The Edinburgh Journal of Science, Volume 9

Front Cover
Thomas Clark, 1828 - Science
Contains analysis of scientific books and memoirs, proceedings of the Royal Society of Edinburgh, etc.
 

Other editions - View all

Common terms and phrases

Popular passages

Page 320 - ... by the side of the fall. Thousands died, but their bodies remaining moist, served as the ladder for others to make their way ; and I saw some ascending even perpendicular stones, making their road through wet moss, or adhering to some eels that had died in the attempt. Such is the energy of these little animals, that they continue to find their way, in immense numbers, to Loch Erne. The same thing...
Page 321 - Trans, tit. xiv. p. 70) says the little eels, according to his observation, are produced within reach of the tide, and climb round falls to reach fresh water from the sea. I have sometimes seen them, in spring, swimming in immense shoals in the Atlantic, in Mount Bay, making their way to the mouths of small brooks and rivers. When the cold water from the autumnal...
Page 322 - If viviparous, and the fringes contain the ova, one mother must produce tens of thousands, the ova being remarkably small; but it appears more probable, that they are oviparous,* and that they deposit their ova in parts of the sea near deep basins, which remain warm in winter. This might be ascertained by experiment, particularly on the coasts of the Mediterranean. I cannot find, that they haunt the Arctic ocean, which is probably of too low a temperature to suit their feelings or habits ; and the...
Page 321 - ... become as thick as a man's arm, or even leg; and all those of a considerable size attempt to return to the sea in October or November, probably when they experience the cold of the first autumnal rains. Those that are not of the largest size, as I said before, pass the winter in the deepest parts of the mud of rivers and lakes, and do not seem to eat much, and remain, I believe, almost torpid.
Page 319 - I think probably on vegetable matter, and perhaps, partially, on two elementary principles, iodine and brome, which it certainly contains, though these are possibly the results of decayed marine vegetables. These give a yellow tint when dissolved in minute portions in water, and this mixed with the blue of pure water would occasion sea green.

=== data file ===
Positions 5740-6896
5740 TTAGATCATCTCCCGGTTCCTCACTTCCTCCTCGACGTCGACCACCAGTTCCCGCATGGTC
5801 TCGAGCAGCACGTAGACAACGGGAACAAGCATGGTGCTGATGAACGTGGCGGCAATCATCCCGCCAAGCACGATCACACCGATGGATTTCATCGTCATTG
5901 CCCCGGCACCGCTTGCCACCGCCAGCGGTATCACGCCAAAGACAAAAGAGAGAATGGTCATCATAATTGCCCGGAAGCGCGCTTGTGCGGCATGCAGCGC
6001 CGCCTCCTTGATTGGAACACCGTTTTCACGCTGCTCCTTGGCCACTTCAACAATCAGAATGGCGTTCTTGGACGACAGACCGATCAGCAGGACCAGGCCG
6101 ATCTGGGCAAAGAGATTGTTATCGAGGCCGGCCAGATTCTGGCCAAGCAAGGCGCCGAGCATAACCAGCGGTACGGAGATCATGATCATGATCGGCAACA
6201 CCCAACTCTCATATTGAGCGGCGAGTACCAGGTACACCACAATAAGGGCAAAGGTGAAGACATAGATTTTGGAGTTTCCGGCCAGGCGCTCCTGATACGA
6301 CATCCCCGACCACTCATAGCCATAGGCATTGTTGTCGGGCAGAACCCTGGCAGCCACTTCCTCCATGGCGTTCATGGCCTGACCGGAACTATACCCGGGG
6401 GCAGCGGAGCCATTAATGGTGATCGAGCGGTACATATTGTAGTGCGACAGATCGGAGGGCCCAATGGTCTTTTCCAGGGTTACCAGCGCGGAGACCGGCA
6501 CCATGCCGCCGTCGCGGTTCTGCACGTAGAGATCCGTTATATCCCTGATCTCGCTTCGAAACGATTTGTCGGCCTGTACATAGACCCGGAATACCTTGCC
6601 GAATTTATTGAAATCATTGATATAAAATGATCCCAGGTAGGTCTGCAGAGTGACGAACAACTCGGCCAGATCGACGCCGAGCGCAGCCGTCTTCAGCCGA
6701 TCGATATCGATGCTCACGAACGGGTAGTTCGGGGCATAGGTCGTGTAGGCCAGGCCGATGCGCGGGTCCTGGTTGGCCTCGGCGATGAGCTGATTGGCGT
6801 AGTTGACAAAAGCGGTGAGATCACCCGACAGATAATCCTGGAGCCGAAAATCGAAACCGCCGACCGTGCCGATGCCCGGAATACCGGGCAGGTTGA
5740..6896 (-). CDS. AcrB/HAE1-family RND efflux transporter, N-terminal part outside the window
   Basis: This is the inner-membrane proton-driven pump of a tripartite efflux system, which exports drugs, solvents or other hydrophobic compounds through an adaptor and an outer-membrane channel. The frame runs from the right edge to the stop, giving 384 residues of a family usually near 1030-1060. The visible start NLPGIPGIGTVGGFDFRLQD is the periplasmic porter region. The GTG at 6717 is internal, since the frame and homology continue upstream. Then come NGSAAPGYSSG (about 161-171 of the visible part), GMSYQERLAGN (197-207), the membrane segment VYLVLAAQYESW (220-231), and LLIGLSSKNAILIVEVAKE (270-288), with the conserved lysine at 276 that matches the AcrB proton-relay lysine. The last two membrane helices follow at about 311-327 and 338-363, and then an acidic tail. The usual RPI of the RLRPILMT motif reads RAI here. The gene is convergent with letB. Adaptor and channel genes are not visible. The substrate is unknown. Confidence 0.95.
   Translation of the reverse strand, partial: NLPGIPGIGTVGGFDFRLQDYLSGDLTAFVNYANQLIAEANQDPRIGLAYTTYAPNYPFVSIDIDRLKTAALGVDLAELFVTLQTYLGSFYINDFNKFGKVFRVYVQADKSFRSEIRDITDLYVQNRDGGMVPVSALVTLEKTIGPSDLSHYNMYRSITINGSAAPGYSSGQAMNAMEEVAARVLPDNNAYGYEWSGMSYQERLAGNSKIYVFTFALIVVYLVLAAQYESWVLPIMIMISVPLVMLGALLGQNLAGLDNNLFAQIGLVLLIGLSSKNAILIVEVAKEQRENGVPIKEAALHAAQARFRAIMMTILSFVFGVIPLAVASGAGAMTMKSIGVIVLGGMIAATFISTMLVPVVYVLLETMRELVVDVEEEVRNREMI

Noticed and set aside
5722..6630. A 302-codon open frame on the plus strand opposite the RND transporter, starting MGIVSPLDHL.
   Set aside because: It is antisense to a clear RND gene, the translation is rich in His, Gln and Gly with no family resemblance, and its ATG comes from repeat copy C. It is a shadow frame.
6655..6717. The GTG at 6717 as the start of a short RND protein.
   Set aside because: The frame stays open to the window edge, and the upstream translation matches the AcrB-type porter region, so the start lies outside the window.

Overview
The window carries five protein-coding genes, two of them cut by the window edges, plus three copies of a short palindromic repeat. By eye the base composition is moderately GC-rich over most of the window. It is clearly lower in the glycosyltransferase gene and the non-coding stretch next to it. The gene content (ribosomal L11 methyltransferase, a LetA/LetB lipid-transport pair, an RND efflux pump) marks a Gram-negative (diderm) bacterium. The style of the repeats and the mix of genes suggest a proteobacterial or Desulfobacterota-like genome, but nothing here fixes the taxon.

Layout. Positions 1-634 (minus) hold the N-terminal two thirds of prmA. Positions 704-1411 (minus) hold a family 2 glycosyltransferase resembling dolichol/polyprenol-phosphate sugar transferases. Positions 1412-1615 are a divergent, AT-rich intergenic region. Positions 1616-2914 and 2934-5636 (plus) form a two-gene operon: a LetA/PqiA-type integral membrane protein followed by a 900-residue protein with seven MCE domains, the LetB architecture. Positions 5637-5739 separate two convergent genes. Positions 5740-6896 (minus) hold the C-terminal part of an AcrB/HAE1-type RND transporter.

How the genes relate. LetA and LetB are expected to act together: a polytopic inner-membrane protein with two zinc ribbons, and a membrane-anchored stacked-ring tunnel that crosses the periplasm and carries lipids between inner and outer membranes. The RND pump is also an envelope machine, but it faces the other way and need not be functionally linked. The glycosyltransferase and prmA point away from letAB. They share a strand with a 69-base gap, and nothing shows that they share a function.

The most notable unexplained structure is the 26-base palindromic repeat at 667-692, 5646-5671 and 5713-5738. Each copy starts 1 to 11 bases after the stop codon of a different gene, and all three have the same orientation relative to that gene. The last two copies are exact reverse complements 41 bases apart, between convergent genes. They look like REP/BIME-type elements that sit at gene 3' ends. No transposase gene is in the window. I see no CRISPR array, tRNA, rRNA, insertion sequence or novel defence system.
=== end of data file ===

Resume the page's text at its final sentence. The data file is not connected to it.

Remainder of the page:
Page 240 - A man that hath practised to speak by drawing in of his breath (which kind of men in ancient time were called ventriloqui) and so make the weakness of his voice seem to proceed, not from the weak impulsion of the organs of speech, but from distance of place, is able to make very many men believe it is a voice from Heaven, whatsoever he please to tell them.
Page 333 - ... and igneous origin, as travertine, stalactites, lava, obsidian, pumice, volcanic ashes, and meteorites from various localities. Of metals I may mention manganese, nickel, plumbago, bismuth, antimony, and arsenic. In a word, in every mineral which I could reduce to a powder, sufficiently fine to be temporarily suspended in water, I found these molecules more or less copiously...
Page 321 - Lewenhoeck. — (Phil. Trans, vol. iv.) Eels migrate from the salt water of different sizes, but I believe never when they are above a foot long — and the great mass of them are only from two and a half to four inches. They feed, grow, and fatten in fresh water. In small rivers they...
Page 327 - ... that this effect was independent of the conducting power of the rod, whether good or bad. The amount of inflection or repulsion was directly as the mass, and inversely as the distance from the flame. It was not diminished by increasing the temperature of the rod, even to such a degree as to render it scarcely possible for it to abstract any of the caloric. In fact, when two flames are made to approach each other, there is a mutual repulsion, although their proximity increases the temperature...
Page 321 - Soc.) gives a distinct account of small eels rising up the floodgates and posts of the waterworks of the city of Norwich ; and they made their way to the water above, though the boards were smooth planed, and five or six feet perpendicular. He says, when they first rose out of the water, upon the dry board', they rested a little, which seemed to be till their slime was thrown out, and sufficiently glutinous, and then they rose up the perpendicular ascent as if they had been moving on a plain surface.

Bibliographic information